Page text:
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CallRec vs. mVoice Shootout

by: Kris Keilhack
Sept 12, 2006

CallRec vs. mVoice Shootout

Pricing and Availability

CallRec by Qmobilsoft is currently up to version 3.1 and is available for $19.99.

MVoice from Motion Apps is up to v5.0 and is available for $24.95.

Both programs are for Palm OS Treo's and currently only support the Treo 650 and 700p.

Testing Methodology
I spent an exclusive week with each application. In addition to spontaneously recording calls (with permission) with family and friends, I also performed side-by-side testing between both applications using the first message stored in my voice mailbox, a two-minute message from a landline phone. Since CallRec 3.1 was released during the testing period, I updated my Treo and spent an additional day with 3.1 to observe its improvements.

I used a stock Verizon Treo 700p with both a standard blue Sandisk 2gb SD card and a 2gb Sandisk Ultra II high-speed SD card.

All recordings were made at 22khz (highest quality offered).

Installation and Feature set
CallRec 3.0 was already present on my Treo upon commencement of this test. I downloaded the new version from the PIC software store with Blazer and installed it directly to RAM. My old registration info was retained with no problems whatsoever.

mVoice installed itself from a Palm OS launcher PRC-based setup routine. Much to my annoyance, the installer created a new folder on my Treo called “Motion Apps” with mVoice contained within. I quickly zapped the Motion Apps category and moved mVoice into “Main”.

CallRec 3.1 offers a few nifty features such as automatic recording of incoming and outgoing calls and a downloadable desktop sync conduit. Wireless beaming/sending/e-mailing of recordings is also possible but this is of dubious value since the WAV files can be many megabytes in size.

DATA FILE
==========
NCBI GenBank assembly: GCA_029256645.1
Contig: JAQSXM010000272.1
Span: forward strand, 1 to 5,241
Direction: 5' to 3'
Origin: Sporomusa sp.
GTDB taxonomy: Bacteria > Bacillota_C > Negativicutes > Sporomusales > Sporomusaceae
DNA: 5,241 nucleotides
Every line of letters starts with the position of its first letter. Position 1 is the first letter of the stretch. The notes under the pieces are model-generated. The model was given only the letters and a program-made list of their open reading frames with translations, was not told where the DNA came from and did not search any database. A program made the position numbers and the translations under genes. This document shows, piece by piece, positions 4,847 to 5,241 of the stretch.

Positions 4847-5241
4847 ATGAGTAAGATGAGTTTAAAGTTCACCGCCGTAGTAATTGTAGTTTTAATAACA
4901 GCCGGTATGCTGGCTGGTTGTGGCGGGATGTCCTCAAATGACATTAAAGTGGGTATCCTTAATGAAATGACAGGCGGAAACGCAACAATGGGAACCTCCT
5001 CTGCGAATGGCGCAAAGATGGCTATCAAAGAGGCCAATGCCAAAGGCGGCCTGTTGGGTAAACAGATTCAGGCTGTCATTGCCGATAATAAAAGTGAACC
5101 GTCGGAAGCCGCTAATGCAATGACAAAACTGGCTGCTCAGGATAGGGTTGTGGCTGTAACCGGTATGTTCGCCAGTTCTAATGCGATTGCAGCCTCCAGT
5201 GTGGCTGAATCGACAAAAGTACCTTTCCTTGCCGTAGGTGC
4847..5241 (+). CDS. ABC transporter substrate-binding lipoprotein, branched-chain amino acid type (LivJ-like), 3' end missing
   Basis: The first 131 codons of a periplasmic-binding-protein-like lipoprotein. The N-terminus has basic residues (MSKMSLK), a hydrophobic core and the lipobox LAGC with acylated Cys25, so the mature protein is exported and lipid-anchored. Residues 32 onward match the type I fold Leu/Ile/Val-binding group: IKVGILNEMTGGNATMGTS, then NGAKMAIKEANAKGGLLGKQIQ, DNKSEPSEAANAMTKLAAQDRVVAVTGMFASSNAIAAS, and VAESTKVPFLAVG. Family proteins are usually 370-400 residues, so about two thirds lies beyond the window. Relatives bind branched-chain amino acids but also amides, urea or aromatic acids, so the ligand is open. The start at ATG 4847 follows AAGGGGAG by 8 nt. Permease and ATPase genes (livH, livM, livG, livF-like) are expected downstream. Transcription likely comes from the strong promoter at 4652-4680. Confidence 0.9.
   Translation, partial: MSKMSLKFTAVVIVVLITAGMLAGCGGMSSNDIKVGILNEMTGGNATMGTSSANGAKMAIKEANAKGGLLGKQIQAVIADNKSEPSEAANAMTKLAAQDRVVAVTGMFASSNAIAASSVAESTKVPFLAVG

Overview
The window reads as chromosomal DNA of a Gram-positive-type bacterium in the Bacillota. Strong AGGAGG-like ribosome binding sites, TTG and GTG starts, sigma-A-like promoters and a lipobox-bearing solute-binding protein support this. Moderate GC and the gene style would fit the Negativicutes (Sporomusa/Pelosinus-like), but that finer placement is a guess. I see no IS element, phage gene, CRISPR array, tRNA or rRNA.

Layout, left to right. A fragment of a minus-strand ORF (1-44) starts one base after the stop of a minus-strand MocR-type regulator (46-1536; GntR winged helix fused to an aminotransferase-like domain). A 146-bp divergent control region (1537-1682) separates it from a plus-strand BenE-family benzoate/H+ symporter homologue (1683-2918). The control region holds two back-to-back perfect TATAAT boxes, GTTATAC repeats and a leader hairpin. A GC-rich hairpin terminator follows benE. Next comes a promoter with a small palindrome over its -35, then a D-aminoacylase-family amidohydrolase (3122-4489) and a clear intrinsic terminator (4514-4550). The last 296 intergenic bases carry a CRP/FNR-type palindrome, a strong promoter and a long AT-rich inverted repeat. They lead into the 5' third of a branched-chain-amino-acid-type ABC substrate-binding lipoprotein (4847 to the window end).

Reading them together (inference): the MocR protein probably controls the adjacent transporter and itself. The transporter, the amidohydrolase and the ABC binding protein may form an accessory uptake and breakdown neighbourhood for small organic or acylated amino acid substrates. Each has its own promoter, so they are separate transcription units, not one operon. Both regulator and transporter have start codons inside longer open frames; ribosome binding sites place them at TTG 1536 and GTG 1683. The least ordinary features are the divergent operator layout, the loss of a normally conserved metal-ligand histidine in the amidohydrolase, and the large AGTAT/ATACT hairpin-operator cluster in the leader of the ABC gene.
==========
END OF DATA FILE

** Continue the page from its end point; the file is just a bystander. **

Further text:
Probably the best “non voice” feature of mVoice is its ability to mount the Treo to a PC as a removable SD drive. The availability of compression during recording can be a huge boon to those of us with only a few megabytes remaining on an SD card. mVoice can also add a beep during recording and the user can choose whether or not to record both sides of a conversation.

In short, CallRec has a less intrusive installation routine but mVoice offers many more options.

Advantage: mVoice

Sound Quality and Performance
Never before have I encountered such a Pyrrhic victory when determing the winner of two software applications. Under the best of circumstances, Palm’s Treo 700p is a laggy, unresponsive beast. When tasked with something like recording a high-bitrate WAV file to an SD card while on a phone call, the 700p is absolutely brought to its knees.